Gaston E. Small, Pedro J. Torres, Lauren M. Schweizer, John H. Duff, and Catherine M. Pringle. 2013. Importance of Terrestrial Arthropods as Subsidies in Lowland Neotropical Rain Forest Stream Ecosystems. Biotropica. 45(1): 80-87.
This innovative study by Small, Torres, Schweizer, Duff and Pringle quantifies terrestrial-aquatic linkages in a tropical forest in Cost Rica. Tropical rainforests support enormous biomass despite typically impoverished soils due tight cycling and retention of nutrients. This paper enhances our knowledge because it shows how forested tropical headwater streams depend on nutrient inputs from the forest yet despite generally fast flows, they too exhibit only small losses of terrestrially derived N and P. Although it is well known that food webs in tropical headwater stream rely on leaf litter from the riparian vegetation because shading impedes instream productivity, Small et al. demonstrate that riparian vegetation also significantly subsidizes aquatic food webs via terrestrial invertebrates falling from the forest canopy that are eaten by insectivorous fish.
Although the importance of terrestrial subsidies has previously been documented for temperate streams, this is the first study to quantify the contribution of arthropods from the forest canopy in the tropics using a variety of field experiments. The results show that arthropods that fall into the streams account for up to half the diet of insectivorous fish that effectively retain and recycle these nutrients within short reaches of the streams. It was found that most insects were consumed by fish within 5 m, and nutrients excreted by these fish were taken up within 150 m (N) or 50 m (P), effectively retaining the nutrients within the forest. Unlike in temperate streams where insect inputs decrease in winter, these subsidies are aseasonal, providing year round nutrients and so they may be of even greater significance in the tropics.
This study highlights the importance of the interrelationships between forests and streams for nutrient cycling which have implications with respect to conservation and management. Loss of riparian vegetation will result in a significant decline in fish, while loss of fish will result in export of the nutrients contained in terrestrial arthropods that fall into the water. Elimination of terrestrial invertebrate subsidies to tropical streams clearly has the potential to cause trophic cascades through aquatic food webs. Where deforestation is inevitable or where reforestation is being considered, maintenance of riparian vegetation is of vital importance to both the forests and the streams.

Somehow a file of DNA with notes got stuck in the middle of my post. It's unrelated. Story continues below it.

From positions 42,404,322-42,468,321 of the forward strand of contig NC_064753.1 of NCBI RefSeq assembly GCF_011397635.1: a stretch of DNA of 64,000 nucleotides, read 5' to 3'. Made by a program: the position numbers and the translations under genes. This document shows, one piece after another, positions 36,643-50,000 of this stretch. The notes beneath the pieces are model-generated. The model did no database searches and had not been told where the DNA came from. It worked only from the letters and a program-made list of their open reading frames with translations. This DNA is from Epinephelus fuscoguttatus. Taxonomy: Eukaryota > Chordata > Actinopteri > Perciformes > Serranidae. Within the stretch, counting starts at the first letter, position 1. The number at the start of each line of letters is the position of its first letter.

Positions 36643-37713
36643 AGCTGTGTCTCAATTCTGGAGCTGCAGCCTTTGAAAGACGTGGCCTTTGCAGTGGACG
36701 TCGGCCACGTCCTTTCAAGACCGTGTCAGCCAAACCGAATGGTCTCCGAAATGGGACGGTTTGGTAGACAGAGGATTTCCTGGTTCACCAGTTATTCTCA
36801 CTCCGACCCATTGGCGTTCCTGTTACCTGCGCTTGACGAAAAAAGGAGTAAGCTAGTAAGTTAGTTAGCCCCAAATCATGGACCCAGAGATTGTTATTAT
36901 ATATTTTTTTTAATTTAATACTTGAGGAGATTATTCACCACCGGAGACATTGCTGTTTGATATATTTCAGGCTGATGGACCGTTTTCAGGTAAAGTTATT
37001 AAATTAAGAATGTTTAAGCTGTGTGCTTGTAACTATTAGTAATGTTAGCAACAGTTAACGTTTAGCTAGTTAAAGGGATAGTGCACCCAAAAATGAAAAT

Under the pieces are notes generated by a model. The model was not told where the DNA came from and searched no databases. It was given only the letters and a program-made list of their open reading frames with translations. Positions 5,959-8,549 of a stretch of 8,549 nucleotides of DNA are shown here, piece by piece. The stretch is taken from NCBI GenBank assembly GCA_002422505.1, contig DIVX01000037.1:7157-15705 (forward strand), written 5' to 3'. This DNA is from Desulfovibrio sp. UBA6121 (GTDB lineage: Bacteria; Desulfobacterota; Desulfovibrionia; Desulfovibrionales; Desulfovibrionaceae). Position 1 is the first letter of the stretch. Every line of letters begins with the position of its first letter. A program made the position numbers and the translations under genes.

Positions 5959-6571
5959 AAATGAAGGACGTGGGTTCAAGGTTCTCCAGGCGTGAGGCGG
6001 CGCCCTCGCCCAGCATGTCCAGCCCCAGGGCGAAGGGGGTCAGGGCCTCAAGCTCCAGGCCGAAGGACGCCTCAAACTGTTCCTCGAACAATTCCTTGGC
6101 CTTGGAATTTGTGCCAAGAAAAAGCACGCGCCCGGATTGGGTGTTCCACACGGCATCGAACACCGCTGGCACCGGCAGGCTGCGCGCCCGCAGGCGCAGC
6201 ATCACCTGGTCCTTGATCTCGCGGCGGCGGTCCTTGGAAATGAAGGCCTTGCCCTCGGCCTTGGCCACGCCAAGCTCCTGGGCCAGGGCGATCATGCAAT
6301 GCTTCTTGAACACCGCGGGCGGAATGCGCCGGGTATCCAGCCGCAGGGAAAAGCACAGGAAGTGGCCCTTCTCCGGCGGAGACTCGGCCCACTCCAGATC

School of Science, Monash University
First, a confession: I don’t consider myself a tropical ecologist, not by a long shot. But I have had the good fortune of having studied stream ecosystems at La Selva Biological Station, Costa Rica for nearly a decade. One of the great benefits of working at a place like La Selva is that I’ve had the opportunity to interact with researchers (real tropical ecologists!) who study a wide variety of organisms, and my understanding of how streams fit within the larger rainforest ecosystem has undoubtedly been influenced by conversations around the dinner table.
The study that we published in Biotropica — I considered it to be the “fun” chapter of my dissertation. In a tiny headwater stream in which we had been working I was surprised by the large numbers of the poeciliid fish Priapicthys annectens. These fish are insectivores, and in examining the guts of a few individuals I noticed a high proportion of ants. My dissertation research focused on nutrients in the stream food web, and I began to wonder what role these terrestrial insects might play. I started to imagine a “rain” of ants from the canopy into the stream, getting consumed by these fish as soon as they hit the water, and ultimately digested and excreted by the fish, where these ant-derived nutrients then fertilize the microbes and algae that form the base of the stream food web. Wouldn’t it be neat, I thought, if we could measure each step in this chain?